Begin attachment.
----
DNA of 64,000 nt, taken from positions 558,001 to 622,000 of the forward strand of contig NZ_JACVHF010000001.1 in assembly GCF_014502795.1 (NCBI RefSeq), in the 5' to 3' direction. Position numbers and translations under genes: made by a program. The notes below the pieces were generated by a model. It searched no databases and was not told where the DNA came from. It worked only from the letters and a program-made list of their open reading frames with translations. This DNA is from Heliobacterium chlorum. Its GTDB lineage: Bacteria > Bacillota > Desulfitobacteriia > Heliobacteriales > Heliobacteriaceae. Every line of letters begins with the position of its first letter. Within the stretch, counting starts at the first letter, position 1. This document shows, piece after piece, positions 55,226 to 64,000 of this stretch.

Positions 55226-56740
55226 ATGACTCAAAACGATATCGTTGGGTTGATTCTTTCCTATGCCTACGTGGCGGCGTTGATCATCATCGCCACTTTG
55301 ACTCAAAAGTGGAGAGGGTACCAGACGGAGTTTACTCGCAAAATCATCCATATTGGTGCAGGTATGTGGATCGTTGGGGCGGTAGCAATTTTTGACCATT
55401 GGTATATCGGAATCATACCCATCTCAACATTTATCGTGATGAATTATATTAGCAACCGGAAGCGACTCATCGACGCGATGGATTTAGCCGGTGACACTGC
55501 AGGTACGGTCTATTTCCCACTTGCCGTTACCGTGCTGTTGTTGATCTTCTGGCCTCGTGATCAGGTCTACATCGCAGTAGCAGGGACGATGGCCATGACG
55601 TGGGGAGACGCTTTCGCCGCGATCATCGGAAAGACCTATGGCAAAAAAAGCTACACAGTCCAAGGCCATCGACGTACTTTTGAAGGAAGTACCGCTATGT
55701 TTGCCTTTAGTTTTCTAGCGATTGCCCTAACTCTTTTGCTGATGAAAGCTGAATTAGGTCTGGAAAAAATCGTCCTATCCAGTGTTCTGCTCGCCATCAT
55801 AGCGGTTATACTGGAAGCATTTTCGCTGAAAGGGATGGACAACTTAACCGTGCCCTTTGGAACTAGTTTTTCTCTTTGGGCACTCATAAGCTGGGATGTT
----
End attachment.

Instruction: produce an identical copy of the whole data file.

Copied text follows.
DNA of 64,000 nt, taken from positions 558,001 to 622,000 of the forward strand of contig NZ_JACVHF010000001.1 in assembly GCF_014502795.1 (NCBI RefSeq), in the 5' to 3' direction. Position numbers and translations under genes: made by a program. The notes below the pieces were generated by a model. It searched no databases and was not told where the DNA came from. It worked only from the letters and a program-made list of their open reading frames with translations. This DNA is from Heliobacterium chlorum. Its GTDB lineage: Bacteria > Bacillota > Desulfitobacteriia > Heliobacteriales > Heliobacteriaceae. Every line of letters begins with the position of its first letter. Within the stretch, counting starts at the first letter, position 1. This document shows, piece after piece, positions 55,226 to 64,000 of this stretch.

Positions 55226-56740
55226 ATGACTCAAAACGATATCGTTGGGTTGATTCTTTCCTATGCCTACGTGGCGGCGTTGATCATCATCGCCACTTTG
55301 ACTCAAAAGTGGAGAGGGTACCAGACGGAGTTTACTCGCAAAATCATCCATATTGGTGCAGGTATGTGGATCGTTGGGGCGGTAGCAATTTTTGACCATT
55401 GGTATATCGGAATCATACCCATCTCAACATTTATCGTGATGAATTATATTAGCAACCGGAAGCGACTCATCGACGCGATGGATTTAGCCGGTGACACTGC
55501 AGGTACGGTCTATTTCCCACTTGCCGTTACCGTGCTGTTGTTGATCTTCTGGCCTCGTGATCAGGTCTACATCGCAGTAGCAGGGACGATGGCCATGACG
55601 TGGGGAGACGCTTTCGCCGCGATCATCGGAAAGACCTATGGCAAAAAAAGCTACACAGTCCAAGGCCATCGACGTACTTTTGAAGGAAGTACCGCTATGT
55701 TTGCCTTTAGTTTTCTAGCGATTGCCCTAACTCTTTTGCTGATGAAAGCTGAATTAGGTCTGGAAAAAATCGTCCTATCCAGTGTTCTGCTCGCCATCAT
55801 AGCGGTTATACTGGAAGCATTTTCGCTGAAAGGGATGGACAACTTAACCGTGCCCTTTGGAACTAGTTTTTCTCTTTGGGCACTCATAAGCTGGGATGTT